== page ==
When we started the second series, Judi found that she was given the same old knitted mittens with no fingers that she'd worn the first time around. She asked the costume designer, "Am I getting a new pair of mittens?" The costume designer said, "Absolutely not! Elegant economy!" So Judi pulled these mittens around quite a lot during shooting. And when we got to the final scene in the assembly room, she said, "I'm more dressed up. Do you think I can have a new pair of mittens, because it's Christmas?" And the costume designer said, "Absolutely not! You've got to make do with those!" We did that with all the costumes. Where the dresses were worn, they were trimmed with a bit of new ribbon, which is exactly what those women would have done.
Animals play an amusing role in Cranford and its sequel. Can you tell us more about the dressed-up cow and the parrot?
The cow incident actually happened. It's from Gaskell's essay The Last Generation of England, which is about her life growing up in Knutsford. She said the cow carried on being dressed up in pajamas till it died, and nobody batted an eyelid because such behavior was normal in Knutsford. It was only when a visitor to town seemed surprised that people realized it was odd.
There's a wonderful story about the parrot. When we were doing post-production, I mentioned to Judi that we had to get the parrot back in the studio because we needed more parrot sounds in the scene where Miss Matty decides the parrot has to go. Judi said, "Oh, please let me be the parrot! I can do it! I'll audition for you now!" So she auditioned for the parrot. She was wonderful, and she became the parrot. She also told me, "I'll be cheaper than the parrot."
The Actors and Cranford
You are known for having a strong relationship with actors. Why is that important to you and did it help in casting Cranford and the sequel?
I started as an actress, even though I wanted to direct at the time. The only way to direct theater then was you either went up through the technical side or you went up through the acting side. I did a bit of both as an apprentice. I drove the van, put up the set, did the sound, made the coffee, ironed the costumes — and acted. That was my growing up. I learned how you could be very serious about your work and have a lot of fun at the same time, which hasn't stopped. So I think I understand the process of acting, even though I no longer do it. Actors feel like my family. There is no other group that are more entertaining to spend an evening with, who are generous, and larky, and fun. You can always rely on actors to jazz up an evening.
Judi Dench is a close friend. And once you've got her on board, then it's much easier to get others on board. In fact, when we said we were doing the sequel, all the actors who we hadn't killed off in the first series said yes, they wanted to do it, and kept their time free. Actually, Imelda Staunton said, "Can we do this every year for ten weeks, please?"
It's such a shame that Eileen Atkins' character couldn't be revived for the sequel.
I know! This is just like Gaskell, because when she was commissioned by Dickens to do a story for Household Words, it was so popular he commissioned another. And she said, "Oh, I wish I hadn't killed off one of those characters so quickly!" As soon as we started the sequel, we felt the same way about Eileen.
But I've heard that you were able to bring her back — after a fashion.
Unbeknownst to anybody, Judi had a photograph of Eileen playing Deborah blown up to life size and mounted on polystyrene with a stand so it could go anywhere. On the first day we were at the railway station filming, and the Amazons were all at the other end ready for a take. And I suddenly thought, "Eileen's there! How can Eileen be there?" Of course, what they'd done is stood her in the middle of them and put their skirts around the edge so it blurred her a bit. It absolutely looked as if she was there. It was really funny. So we toured her around with us and in every location had photographs of Deborah taken with different members of the cast. Then we sent the photographs to Eileen.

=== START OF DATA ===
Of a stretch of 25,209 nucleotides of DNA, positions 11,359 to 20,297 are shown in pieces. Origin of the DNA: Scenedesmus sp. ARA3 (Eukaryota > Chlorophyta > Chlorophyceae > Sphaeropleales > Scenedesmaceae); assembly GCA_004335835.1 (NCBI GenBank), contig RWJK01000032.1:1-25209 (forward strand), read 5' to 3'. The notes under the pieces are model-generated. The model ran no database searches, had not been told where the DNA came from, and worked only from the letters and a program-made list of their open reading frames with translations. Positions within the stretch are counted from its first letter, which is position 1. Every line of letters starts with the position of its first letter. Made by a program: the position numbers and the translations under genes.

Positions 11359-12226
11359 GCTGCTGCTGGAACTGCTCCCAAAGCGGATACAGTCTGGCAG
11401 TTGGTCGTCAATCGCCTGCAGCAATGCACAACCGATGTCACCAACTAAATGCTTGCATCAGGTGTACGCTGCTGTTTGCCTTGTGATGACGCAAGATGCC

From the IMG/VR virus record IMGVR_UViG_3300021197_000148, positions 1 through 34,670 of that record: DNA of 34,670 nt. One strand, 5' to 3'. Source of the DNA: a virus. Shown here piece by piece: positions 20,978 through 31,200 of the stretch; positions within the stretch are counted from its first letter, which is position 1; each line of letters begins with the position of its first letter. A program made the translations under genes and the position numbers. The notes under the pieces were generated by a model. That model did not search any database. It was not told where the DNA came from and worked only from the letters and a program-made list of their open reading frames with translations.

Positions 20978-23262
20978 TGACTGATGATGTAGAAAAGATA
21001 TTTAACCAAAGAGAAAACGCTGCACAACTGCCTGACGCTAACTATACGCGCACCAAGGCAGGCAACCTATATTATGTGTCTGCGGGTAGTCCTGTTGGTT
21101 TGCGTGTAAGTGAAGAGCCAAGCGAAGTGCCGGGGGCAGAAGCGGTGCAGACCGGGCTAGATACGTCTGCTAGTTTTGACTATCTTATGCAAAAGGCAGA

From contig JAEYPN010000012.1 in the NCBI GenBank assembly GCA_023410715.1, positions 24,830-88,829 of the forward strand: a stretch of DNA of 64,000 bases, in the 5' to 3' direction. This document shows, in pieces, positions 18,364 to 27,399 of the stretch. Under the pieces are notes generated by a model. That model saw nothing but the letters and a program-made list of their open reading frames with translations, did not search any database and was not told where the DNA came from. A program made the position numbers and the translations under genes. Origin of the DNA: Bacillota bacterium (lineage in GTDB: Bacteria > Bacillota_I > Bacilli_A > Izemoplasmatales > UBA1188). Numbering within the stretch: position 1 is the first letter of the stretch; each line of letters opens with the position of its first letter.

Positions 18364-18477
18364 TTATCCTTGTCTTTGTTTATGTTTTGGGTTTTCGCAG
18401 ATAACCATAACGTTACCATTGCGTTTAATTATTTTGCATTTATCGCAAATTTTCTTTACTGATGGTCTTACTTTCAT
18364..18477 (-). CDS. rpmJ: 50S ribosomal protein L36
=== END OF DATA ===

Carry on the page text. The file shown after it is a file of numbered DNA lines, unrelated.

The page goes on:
What was wonderful was on the very first day of rehearsal, we were all gathered and there was a knock at the door. It was somebody with a huge crate of oranges from Eileen. The note said, "Please, all sucking of oranges to be done in private." [Editor's note: In Cranford, Eileen's character, Deborah, objects to the vulgarity of eating oranges in public.] Barbara Flynn, who plays Mrs. Jamieson, took the crate home to make marmalade, invoking "elegant economy," which was the guiding principle of the ladies of Cranford. "We must not waste these," Barbara said. The last day of shooting, we all were given a pot of "Miss Deborah's Memorial Marmalade," including Eileen.
I'd like to ask about one of the intrepid bachelors in Return to Cranford, played by Tom Hiddleston. He has also appeared in the Wallander series on Masterpiece. How did you bring him into the project?
I met Tom last year at a big dinner in Los Angeles. I sat next to him, and he actually trod all over my feet throughout the whole evening. It was so painful I had to say to him, "These are my feet, not the table." He was terribly apologetic, but it didn't quite stop him. So later when we offered him the part, I reminded him that it was under sufferance I was going to cast him because he had trampled all over my feet! But we've become good friends.
The Future of Cranford
What do you think happened in Cranford after the railroad arrived?
Are you asking me to speculate what comes next? I suspect more people do come into the town, and so the nature of it changes. In the second series Miss Matty makes the decision to go against what she thinks Deborah would have wanted, because she sees that the town is withering rather than growing, and that young people can't see a future for themselves there. One hopes that the young people would stay around and have children. I suppose I'm thinking now of Series Three.
Will there be a Series Three?
[Laughs] I haven't got any plans. But we are writing a book. We did books on Pride and Prejudice and Emma. This will be a companion book that will come out in September. It will be large format with lots of pages and photographs. Part of it will be written as fictional reality, as if Cranford and its characters exist. Readers can go into the world of Cranford and explore its houses and see what's in the cupboards. So, again, the focus is on detail.